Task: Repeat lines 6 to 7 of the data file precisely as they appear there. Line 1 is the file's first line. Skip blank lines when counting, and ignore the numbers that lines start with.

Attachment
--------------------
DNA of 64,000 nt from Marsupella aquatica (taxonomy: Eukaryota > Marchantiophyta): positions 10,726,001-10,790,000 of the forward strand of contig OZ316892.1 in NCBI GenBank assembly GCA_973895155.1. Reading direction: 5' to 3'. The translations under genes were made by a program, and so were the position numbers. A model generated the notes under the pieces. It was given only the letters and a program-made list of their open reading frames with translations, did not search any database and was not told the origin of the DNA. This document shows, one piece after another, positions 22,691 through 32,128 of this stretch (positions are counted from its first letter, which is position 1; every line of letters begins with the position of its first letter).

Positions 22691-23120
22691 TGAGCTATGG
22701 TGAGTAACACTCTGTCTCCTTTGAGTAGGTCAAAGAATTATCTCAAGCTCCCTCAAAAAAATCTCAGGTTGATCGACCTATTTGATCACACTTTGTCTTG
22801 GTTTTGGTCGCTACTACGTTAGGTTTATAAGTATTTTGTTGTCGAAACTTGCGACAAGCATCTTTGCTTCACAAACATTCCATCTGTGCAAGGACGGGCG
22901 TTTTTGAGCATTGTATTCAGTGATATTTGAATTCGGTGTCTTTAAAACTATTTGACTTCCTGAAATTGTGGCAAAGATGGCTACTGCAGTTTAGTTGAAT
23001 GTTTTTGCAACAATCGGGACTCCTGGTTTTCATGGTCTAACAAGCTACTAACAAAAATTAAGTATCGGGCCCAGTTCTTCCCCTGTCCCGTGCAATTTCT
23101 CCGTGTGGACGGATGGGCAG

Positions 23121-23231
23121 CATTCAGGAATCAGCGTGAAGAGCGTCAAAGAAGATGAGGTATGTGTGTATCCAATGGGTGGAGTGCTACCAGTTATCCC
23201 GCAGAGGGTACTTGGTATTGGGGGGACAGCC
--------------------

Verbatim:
22901 TTTTTGAGCATTGTATTCAGTGATATTTGAATTCGGTGTCTTTAAAACTATTTGACTTCCTGAAATTGTGGCAAAGATGGCTACTGCAGTTTAGTTGAAT
23001 GTTTTTGCAACAATCGGGACTCCTGGTTTTCATGGTCTAACAAGCTACTAACAAAAATTAAGTATCGGGCCCAGTTCTTCCCCTGTCCCGTGCAATTTCT